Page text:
Background: Repeatedly, it has been observed that inhibitors to factor VIII are more frequent in African American (AA) and Hispanic (H) patients with severe congenital hemophilia A than in Caucasian (C) patients. Large retrospective reviews have shown that the mortality rates between African American and Caucasian patients with hemophilia have been similar, although non-whites had significantly more bleeding complications, need for hospitalizations and joint limitations. One possible explanation suggested that whites were more likely to receive aggressive treatment strategies such as home infusion. In none of the above reviews were patients stratified by inhibitor status. Few non-white patients have been included in large studies of inhibitor development and natural history. The purpose of this study was to evaluate the impact of race and ethnicity on the clinical characteristics and outcomes of inhibitors in patients with severe hemophilia A.
Methods: This is a retrospective review of the repository database of the Hemophilia and Thrombosis Research Society (HTRS). Due to skewed distributions, non-parametric Kruskal-Wallis tests were used to test for racial differences.
Results: The HTRS database captured data from 658 hemophilia patients since January 2000. Within the HTRS registry, there were 562 patients with severe hemophilia A: 68.1% (n=383) Caucasian, 21.0% (n=118) African American, and 10.9% (n=61) Hispanic. In comparison to Caucasians, Hispanics had a higher age at hemophilia diagnosis (p-value <0.01), while there was not a significant difference with African-Americans (p-value =0.53). Amongst those subjects with a prior history of inhibitors, African-Americans and Hispanics had a higher family history of inhibitor development: 13.7% of C, 26.3% of AA (pwhite = 0.02), and 41.2% of H (pwhite = <0.01). In patients with a history of inhibitors, Caucasians reported the lowest prevalence of a history of Intracranial Hemorrhage (ICH): 15.8% of C, 29.8% of AA (pwhite = 0.03), and 20.6% of H (pwhite = 0.52). African-Americans reported the lowest rate of receiving ITT (64.9%), followed 76.5% in Hispanics and 84.9% in Caucasians. African-Americans also had the lowest success rate of ITT, 30.4% as compared to 35.3% in Hispanics and 60.3% in Caucasians. In comparison to African-Americans, Caucasians did not have a significantly higher rate of unrestricted function (p=0.13), while the rate was significantly higher in Hispanics (p=0.02).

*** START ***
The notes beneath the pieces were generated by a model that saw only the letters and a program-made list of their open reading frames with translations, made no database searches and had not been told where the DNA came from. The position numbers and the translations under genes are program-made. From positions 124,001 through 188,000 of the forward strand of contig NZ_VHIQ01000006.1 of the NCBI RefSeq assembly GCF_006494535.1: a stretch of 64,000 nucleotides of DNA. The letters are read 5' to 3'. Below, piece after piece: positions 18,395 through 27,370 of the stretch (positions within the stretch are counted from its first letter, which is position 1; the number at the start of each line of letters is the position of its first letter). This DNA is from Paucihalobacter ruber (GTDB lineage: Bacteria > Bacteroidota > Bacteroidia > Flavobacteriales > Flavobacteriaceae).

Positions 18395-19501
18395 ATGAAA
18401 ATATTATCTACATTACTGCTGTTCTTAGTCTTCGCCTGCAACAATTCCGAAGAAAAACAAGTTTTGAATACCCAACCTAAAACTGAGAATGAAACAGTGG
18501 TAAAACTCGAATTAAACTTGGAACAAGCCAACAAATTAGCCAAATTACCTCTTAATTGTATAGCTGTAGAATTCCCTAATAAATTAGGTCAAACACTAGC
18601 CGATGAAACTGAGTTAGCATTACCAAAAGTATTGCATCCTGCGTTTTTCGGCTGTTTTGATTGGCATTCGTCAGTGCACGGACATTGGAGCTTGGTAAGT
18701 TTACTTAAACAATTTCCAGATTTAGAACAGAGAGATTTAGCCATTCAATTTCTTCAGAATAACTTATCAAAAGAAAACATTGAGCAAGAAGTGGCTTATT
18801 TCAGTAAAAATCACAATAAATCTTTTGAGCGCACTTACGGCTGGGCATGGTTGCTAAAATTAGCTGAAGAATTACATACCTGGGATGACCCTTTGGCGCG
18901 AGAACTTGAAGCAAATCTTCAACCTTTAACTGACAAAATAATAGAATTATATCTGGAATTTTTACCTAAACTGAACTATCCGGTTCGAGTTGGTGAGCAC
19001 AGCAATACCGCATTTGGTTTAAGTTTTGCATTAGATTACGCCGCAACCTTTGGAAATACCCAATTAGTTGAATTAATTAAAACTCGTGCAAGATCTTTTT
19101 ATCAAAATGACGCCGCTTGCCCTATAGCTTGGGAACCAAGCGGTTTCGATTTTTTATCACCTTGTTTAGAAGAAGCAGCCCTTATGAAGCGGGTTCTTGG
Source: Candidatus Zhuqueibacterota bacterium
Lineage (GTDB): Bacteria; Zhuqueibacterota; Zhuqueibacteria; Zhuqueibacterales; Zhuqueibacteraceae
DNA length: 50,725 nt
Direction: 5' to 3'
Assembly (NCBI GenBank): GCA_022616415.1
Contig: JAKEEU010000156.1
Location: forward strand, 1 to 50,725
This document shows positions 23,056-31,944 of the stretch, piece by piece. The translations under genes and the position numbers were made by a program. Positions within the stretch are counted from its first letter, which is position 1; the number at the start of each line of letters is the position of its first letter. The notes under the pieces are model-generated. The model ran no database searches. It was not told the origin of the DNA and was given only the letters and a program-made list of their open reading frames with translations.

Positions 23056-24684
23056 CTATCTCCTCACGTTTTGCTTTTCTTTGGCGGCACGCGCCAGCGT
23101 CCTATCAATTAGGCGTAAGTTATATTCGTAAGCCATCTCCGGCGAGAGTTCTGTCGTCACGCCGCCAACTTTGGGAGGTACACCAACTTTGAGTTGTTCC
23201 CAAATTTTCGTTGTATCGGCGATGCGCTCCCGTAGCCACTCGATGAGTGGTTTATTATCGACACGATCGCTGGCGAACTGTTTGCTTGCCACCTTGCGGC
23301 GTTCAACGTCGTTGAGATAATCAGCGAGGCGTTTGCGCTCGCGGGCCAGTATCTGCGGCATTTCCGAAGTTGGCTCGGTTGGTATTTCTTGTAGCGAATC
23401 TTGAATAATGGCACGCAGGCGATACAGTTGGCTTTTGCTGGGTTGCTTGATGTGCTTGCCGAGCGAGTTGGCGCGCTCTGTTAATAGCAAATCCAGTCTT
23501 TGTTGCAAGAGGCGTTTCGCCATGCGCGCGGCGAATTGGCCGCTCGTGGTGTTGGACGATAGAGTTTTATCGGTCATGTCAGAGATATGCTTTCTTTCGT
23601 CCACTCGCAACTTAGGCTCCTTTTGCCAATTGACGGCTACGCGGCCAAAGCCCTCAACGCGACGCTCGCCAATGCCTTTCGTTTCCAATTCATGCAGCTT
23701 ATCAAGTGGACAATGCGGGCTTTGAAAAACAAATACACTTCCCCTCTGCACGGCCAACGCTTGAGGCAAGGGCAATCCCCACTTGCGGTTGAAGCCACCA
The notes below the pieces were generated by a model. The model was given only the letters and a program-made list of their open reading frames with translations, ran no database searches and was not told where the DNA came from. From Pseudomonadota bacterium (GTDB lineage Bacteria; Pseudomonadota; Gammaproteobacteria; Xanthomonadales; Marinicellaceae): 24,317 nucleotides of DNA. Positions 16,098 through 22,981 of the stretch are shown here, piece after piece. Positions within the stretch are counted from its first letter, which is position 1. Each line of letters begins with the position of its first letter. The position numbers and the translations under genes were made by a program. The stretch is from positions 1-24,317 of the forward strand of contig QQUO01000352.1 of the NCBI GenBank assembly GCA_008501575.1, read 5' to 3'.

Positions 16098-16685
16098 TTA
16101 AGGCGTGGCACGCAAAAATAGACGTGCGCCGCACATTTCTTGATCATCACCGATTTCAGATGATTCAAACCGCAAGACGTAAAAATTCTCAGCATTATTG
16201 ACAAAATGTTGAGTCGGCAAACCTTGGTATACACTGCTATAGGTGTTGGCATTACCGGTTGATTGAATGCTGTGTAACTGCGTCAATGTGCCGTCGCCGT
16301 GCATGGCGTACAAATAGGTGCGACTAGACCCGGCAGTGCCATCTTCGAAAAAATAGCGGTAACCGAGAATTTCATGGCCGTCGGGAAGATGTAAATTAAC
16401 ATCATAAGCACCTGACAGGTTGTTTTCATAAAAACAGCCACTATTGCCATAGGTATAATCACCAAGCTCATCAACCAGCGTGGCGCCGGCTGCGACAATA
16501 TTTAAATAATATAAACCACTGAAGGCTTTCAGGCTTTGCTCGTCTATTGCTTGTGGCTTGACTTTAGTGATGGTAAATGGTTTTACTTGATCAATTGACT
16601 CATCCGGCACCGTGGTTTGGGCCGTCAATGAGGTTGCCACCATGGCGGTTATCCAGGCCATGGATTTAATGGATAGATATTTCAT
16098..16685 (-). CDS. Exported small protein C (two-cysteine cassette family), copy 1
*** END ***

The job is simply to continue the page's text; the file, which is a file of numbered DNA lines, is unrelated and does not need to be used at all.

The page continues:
Conclusion: While the HTRS database did not assess overall bleeding complications, it did show a significantly higher incidence of ICH in African-Americans versus Caucasian inhibitor patients, which could not be confirmed in non-inhibitor patients. It also appears, that fewer African-Americans and Hispanics are receiving immune tolerance therapy and that they have a lower success rate than Caucasians. However, there were insufficient patients studied to reach statistically significant conclusions. Hispanics did report significantly higher level of function. However, the HTRS survey does not use a very intricate, detailed tool to assess function. The above data proposes further investigation of bleeding risk across race/ethnicity in inhibitor vs. non-inhibitor populations. It also prompts us to look at larger databases to assess use and outcome of immune tolerance across races. Thirdly, it poses the question, whether there is a racial/ethnic difference in functional status and whether there could be variation in severity and outcome of bleeds.
Disclosure: No relevant conflicts of interest to declare.